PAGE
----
After being listed it as one of the best places to visit in 2016, Rotterdam gained equal popularity as Amsterdam.
But being away from the dizzying coffee shops and tourist crowds, Rotterdam is a city that celebrates innovation, inspiration and change. A city that represents in a better way what the rest of the country is like.
When the Nazis bombed the city center, Rotterdam decided not to “rebuild” but to start anew. When the old port faltered as fewer emigrants fled to New York, Rotterdam redesigned its waterfront. And when the EU threatened to ban the outdoor sale of fruits and vegetables Rotterdam responded with Europe’s largest indoor market (and most spectacular one). Rotterdam is also one of the best cities for design-led accommodation on a budget. Leading the way is citizenM (located in De Oude Haven), designed by concrete to their usual supremely high standards.
And speaking of – the Old Harbor (Oude Haven) is one of the more historic places to visit in Rotterdam and is the city’s oldest harbor. You’ll find a small shipyard where historic ships are renovated (part of the Maritime Museum) as well as a group of regal, old ships that are actually moored in the harbor. It’s a great place to grab a drink or a snack at one of the many waterfront cafes and take in the view of the modern architecture, like the first skyscraper in Rotterdam (Witte Huis). Another picturesque area that survived during World War II is the inner-city harbor of Delfshaven.
Rotterdam is well known for its iconic architecture.
And one of the most iconic examples are the cube houses designed by Piet Blom in 1984. Blom was asked by Rotterdam town planners to solve the dilemma of building houses on top of a pedestrian bridge. Having built similar houses earlier in another town, Blom chose to repeat the design in Rotterdam. There are 40 houses in total and they’re all tilted 45 degrees. One of them is a museum so you can see what it’s like to live in one. And if you’re looking for an interesting place to stay in Rotterdam, one of the cube houses is a hostel.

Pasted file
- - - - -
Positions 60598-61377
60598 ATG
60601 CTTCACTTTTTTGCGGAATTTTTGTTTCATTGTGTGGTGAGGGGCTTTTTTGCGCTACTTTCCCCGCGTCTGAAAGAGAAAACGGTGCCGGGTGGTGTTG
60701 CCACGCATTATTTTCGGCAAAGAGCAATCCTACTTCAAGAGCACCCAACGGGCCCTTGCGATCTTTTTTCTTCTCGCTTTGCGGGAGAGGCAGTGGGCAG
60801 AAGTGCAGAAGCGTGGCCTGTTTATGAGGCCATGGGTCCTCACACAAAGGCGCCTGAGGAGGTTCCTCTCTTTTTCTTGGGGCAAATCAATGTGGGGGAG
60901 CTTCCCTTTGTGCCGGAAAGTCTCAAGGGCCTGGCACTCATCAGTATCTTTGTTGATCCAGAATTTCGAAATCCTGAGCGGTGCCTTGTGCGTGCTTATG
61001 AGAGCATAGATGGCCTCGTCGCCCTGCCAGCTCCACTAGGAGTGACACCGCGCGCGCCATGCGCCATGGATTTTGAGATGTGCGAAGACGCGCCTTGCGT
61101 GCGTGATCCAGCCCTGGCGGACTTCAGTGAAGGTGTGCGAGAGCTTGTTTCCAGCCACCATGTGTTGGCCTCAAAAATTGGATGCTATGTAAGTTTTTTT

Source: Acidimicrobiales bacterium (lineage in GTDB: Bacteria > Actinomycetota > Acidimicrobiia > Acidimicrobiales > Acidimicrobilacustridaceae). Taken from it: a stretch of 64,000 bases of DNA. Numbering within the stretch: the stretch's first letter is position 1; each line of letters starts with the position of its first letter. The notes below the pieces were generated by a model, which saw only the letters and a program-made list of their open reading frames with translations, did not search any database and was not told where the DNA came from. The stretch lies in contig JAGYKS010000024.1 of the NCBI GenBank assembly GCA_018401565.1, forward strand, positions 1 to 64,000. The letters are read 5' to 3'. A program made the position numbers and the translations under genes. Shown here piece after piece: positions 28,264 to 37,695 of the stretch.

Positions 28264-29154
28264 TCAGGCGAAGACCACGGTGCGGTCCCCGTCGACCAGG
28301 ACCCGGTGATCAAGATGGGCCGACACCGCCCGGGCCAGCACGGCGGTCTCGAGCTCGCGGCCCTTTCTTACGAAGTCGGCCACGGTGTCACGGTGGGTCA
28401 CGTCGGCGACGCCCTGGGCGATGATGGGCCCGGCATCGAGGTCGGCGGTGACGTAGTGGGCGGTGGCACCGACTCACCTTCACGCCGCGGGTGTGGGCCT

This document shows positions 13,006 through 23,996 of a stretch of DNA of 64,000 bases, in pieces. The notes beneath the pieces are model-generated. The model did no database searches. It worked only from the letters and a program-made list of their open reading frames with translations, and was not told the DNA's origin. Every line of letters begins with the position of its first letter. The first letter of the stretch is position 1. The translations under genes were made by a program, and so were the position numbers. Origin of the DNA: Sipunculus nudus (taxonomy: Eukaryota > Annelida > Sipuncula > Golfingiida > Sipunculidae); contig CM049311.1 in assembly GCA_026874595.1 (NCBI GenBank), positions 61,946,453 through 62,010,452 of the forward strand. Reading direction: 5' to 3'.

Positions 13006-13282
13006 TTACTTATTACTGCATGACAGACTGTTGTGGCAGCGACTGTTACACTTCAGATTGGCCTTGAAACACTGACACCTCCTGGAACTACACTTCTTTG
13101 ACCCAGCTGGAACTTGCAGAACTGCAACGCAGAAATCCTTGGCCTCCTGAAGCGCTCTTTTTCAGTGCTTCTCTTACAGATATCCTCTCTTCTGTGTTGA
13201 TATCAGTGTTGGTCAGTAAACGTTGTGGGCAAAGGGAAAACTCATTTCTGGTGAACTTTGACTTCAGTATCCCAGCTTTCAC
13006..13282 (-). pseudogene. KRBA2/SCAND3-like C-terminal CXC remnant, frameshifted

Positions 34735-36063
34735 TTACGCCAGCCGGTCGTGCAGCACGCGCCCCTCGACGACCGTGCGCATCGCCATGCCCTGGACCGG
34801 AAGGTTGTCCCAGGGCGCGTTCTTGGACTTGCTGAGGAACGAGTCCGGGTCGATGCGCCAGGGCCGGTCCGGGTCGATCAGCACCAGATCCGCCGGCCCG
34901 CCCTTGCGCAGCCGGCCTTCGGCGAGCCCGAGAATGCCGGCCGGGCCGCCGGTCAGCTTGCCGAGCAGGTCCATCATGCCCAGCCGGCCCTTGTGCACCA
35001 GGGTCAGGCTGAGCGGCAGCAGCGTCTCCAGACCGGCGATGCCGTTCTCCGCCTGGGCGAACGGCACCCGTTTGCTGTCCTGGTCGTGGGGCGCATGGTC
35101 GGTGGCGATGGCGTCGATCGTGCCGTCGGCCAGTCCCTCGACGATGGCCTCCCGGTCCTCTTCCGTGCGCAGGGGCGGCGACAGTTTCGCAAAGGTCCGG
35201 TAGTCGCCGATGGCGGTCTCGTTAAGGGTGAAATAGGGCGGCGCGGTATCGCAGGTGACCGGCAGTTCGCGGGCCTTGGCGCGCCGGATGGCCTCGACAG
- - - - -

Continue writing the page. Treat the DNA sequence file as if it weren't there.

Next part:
Another Rotterdam icon is the Erasmus Bridge, also known as “The Swan”. Cross the bridge connecting the city center and Kop van Zuid (“Head of the South”) to find the building De Rotterdam (which hosts nhow Rotterdam hotel) designed by Rem Koolhaas. Visit the Dutch Photo Museum (Nederlands Fotomuseum) and the historical Hotel New York – former main office and departure point of the Holland-America Line. From here you get a great view of the skyline of Rotterdam, which makes it a hotspot for photographers.
One of the best places to visit from architectural and hungry tourist point of view is the Markthal. You’ve probably seen pictures of the 40-meters high arch designed by MVRDV, but the real deal is even better. You can find pretty much anything to eat – from tapas to hamburgers, from Dutch to Serbian cuisine. The market stands are located on the ground floor, while there are restaurants on the first floor, a supermarket and parking spaces underground and apartments on the upper floors. The ceiling of the arch is covered with the biggest artwork of the Netherlands, “Horn of Plenty”, which immediately gave it the nickname of “Sixteenth Chapel of the Netherlands”.
More non – insider’s tips
Rotterdam’s Museumpark is home, as the name suggests, to a group of the city’s finest museums. The buildings showcase everything from the work of Old Masters to temporary fashion shows to animals preserved in formaldehyde. Museum Boijmans Van Beuningen always has amazing collections of modern art and design, as well as old masters. And it starts with the ‘Merry-Go-Round coat rack’ which is almost an art installation on its own. Check out also the restaurant’s delicious menu.
Visit the Van Nelle Fabriek a former factory — and now UNESCO World Heritage Site — that Le Corbusier called “the most beautiful spectacle of the modern age” in 1932.
Check out work from the less well known Hendrik Chabot at the museum that bears his name.
Take a boat for a day trip to Kinderdijk to see the unique collection of 19 authentic windmills, now a UNESCO World Heritage.
Hop on a train to visit Breda, Eindhoven or Hague in a day.
All photos Nook Twelve